Executive Oil Conference afternoon speakers include Allen Gilmer of Drillinginfo, left, top; Tom Petrie of Petrie Partners; and panelists Kumar Ramurthy of Halliburton, and Phil Webb of Surge Energy. (Source: Hart Energy)
MIDLAND, Texas—Knowledge is king in the oil patch and sweeping technological innovation has granted producers sovereignty.
“You have to know the rock and be able to innovate quickly,” Phil Webb, COO of Surge Energy, told attendees of Hart Energy’s Executive Oil Conference on Nov. 7.
Know these—viscosity, velocity and proppant size—and you have the advantage.
“The tools to steer wells are incredible today, and now the effort is to accurately quantify the subsurface volume,” said Allen Gilmer, co-founder and executive chairman of Drillinginfo Inc. The goal, said members of the afternoon “positive sum production” roundtable, is to wrest as many boe/d as possible per dollar invested.
Prior to the afternoon break, the topic shifted to geopolitics, specifically the murder of Washington Post columnist Jamal Ahmad Khashoggi by Saudi Arabian operatives in early October in that country’s consulate in Istanbul, Turkey.
“The Khashoggi execution will likely have far-reaching, negative impacts on Saudi Arabia’s world standing, including the end of its hopes for its IPO for Saudi Aramco,” said Tom Petrie, founder of Petrie Partners.
Earlier in the day, Bill Wren of the University of Texas at Austin’s McDonald Observatory discussed how he works with the industry in the Permian Basin to keep the night skies dark to the benefit of both astronomers and operators.
Wren said that such collaboration entails the use of shielded lighting fixtures as well as aiming lights downward. Those suggestions benefit the industry as well because they reduce glare and enhance visibility, he said. Full cutoff fixtures, warmer color temperatures and improved management of flares are some of the actions the industry can take that work well for both industry and the observatory’s Hobby-Eberly Telescope, third-largest in the world.
Closer to the ground, a late-morning discussion concluded that the Permian is primed for a coming wave of consolidation. Panelists included Mike Marziani, executive vice president and CFO for Tall City Exploration III LLC; James Walter, Co-CEO of Colgate Energy LLC; and Chris Atherton, president of EnergyNet.
The panelists examined pricey tracts of land in the basin. Bids on the Bureau of Land Management’s 50,000 acres in New Mexico totaled $972 million. That’s partly the acres are in the prolific Delaware Basin and partly because the tracts are longer. Pricees for side-by-side parcels swung from $300 to $2,500 per acre based on the ability to accommodate 2-mile laterals.
Very large firms will be able to swallow a percentage of leaseholds with a low cost of capital, with the result that the big get much bigger, panelists said. As these companies consolidate, they will shed non-core assets down the chain.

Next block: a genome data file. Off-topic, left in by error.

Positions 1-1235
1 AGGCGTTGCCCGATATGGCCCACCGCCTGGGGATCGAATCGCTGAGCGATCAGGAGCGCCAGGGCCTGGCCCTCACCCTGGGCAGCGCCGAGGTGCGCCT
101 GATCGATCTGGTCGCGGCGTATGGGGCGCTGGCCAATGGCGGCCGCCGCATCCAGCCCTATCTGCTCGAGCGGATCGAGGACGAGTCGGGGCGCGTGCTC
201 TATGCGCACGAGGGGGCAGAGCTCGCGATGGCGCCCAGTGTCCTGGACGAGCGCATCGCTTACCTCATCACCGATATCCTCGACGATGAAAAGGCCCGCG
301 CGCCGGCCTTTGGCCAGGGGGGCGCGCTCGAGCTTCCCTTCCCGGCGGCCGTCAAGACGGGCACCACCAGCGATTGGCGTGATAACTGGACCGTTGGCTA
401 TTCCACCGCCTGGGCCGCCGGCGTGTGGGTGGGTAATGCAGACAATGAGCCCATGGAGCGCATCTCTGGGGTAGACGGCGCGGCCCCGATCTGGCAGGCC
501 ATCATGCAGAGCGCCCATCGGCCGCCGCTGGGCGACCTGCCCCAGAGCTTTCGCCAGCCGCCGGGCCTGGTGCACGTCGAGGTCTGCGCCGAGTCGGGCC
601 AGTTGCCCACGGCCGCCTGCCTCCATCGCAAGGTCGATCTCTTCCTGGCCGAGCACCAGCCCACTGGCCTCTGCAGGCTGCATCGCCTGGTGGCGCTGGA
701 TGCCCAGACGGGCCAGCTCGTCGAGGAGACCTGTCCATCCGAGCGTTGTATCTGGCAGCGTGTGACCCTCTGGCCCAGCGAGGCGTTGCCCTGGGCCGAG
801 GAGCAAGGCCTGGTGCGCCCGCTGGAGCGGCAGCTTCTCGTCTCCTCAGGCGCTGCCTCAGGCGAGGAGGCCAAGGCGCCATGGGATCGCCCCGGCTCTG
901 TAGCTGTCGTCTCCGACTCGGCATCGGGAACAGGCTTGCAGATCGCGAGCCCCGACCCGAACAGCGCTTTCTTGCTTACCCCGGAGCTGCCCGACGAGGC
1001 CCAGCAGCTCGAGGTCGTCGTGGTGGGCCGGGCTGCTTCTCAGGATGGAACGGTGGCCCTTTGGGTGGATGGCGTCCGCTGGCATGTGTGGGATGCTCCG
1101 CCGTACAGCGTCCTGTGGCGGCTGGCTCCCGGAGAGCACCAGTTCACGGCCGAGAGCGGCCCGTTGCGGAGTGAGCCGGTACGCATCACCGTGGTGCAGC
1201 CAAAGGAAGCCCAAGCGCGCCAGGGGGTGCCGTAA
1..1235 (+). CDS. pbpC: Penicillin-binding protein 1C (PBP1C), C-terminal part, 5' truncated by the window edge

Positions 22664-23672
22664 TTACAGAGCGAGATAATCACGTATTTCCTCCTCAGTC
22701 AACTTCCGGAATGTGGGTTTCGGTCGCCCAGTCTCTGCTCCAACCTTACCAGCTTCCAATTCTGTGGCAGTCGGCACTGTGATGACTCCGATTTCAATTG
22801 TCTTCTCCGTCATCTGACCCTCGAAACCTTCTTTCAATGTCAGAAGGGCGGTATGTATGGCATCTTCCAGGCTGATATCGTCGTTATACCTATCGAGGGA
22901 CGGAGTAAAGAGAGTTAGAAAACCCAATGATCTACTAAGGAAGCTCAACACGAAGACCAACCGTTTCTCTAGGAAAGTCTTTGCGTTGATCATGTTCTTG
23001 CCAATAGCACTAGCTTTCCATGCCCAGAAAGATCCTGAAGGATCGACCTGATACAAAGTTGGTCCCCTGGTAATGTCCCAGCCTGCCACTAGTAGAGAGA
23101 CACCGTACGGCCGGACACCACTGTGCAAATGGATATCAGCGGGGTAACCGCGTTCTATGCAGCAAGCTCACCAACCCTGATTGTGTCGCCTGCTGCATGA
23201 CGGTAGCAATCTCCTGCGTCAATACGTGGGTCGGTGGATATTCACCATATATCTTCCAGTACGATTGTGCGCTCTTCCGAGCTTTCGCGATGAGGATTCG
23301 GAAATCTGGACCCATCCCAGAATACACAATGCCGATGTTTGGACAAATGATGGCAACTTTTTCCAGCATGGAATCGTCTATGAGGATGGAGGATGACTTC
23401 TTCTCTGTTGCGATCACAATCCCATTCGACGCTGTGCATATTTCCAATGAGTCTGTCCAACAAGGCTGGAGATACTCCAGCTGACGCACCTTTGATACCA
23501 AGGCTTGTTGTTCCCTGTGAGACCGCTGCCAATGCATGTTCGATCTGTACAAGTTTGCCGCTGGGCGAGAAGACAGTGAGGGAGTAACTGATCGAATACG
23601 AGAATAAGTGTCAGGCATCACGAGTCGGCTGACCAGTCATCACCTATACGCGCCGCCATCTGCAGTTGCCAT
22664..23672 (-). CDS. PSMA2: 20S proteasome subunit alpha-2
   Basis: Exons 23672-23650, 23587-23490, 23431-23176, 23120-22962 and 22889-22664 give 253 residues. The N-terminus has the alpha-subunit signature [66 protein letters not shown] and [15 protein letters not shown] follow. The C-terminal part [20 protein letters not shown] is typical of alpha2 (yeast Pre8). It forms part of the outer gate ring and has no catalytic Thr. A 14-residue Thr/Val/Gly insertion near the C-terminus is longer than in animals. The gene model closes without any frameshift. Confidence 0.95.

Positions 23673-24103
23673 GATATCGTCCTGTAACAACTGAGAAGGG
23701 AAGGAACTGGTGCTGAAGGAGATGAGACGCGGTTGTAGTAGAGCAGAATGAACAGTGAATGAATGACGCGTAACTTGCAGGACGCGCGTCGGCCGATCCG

For the smaller companies, the story is a bit different. Panelists said it’s likely that small to mid-sized Permian E&Ps can expect stock-heavy offers and a pittance of cash these days.
Earlier, the conference kicked off with a focus on the Permian, which for supermajor Shell Oil Co. (NYSE: RDS.A), is home, sweet home.
Shell views shales as a complement to its vast international and deepwater portfolio, Gretchen Watkins, the company’s executive vice president for upstream unconventionals, told attendees. Shell plans to grow its Permian production from the current average of 120,000 barrels of oil equivalent per day (boe/d) today to 200,000 boe/d by 2020.
“Reducing flaring is critical for the industry’s social license to operate,” Watkins said, adding that economic production was also key. Shell has stopped installing flare stacks on its new well pads in the Permian, she said.
The importance of the basin was underscored by Reed Olmstead, director of North American onshore research and business development for IHS Markit. The dramatic growth in U.S. crude oil supply—1.3 million barrels per day (bbl/d) in 2018 alone—is propelled by strong Permian Basin production.
As takeaway constraints are relieved, Olmstead believes U.S. crude supply will grow another 1.5 million bbl/d in 2019, but pipeline bottlenecks will likely keep Midland and Cushing, Okla., hub differentials wide well into next year, with no easing expected until 2020, he said.
The entrance of global operators into the Permian will change the activity profile of the play, said members of the takeaway roundtable. That is because programs executed by multinationals tend to be stable and less sensitive to volatile oil prices.
Steve Pruett, president and CEO of Elevation Resources LLC, said there are lots of incentives for companies to delay completions at the moment, but this is just a pause. At this point, he sees uncertainties above ground outweighing those below the ground.
One issue to be reckoned with: water.
“We plan for water as much as we plan for oil,” said Carrie Endorf, vice president for reservoir engineering and planning at Parsley Energy (NYSE: PE).
But once those issues are resolved, those massive volumes of Permian crude need a destination, said Joel Fry, principal at Tailwater Capital.
“It has to be exported, and we need the infrastructure and the market destinations for Permian Basin crude,” he said. “It’s a global issue.”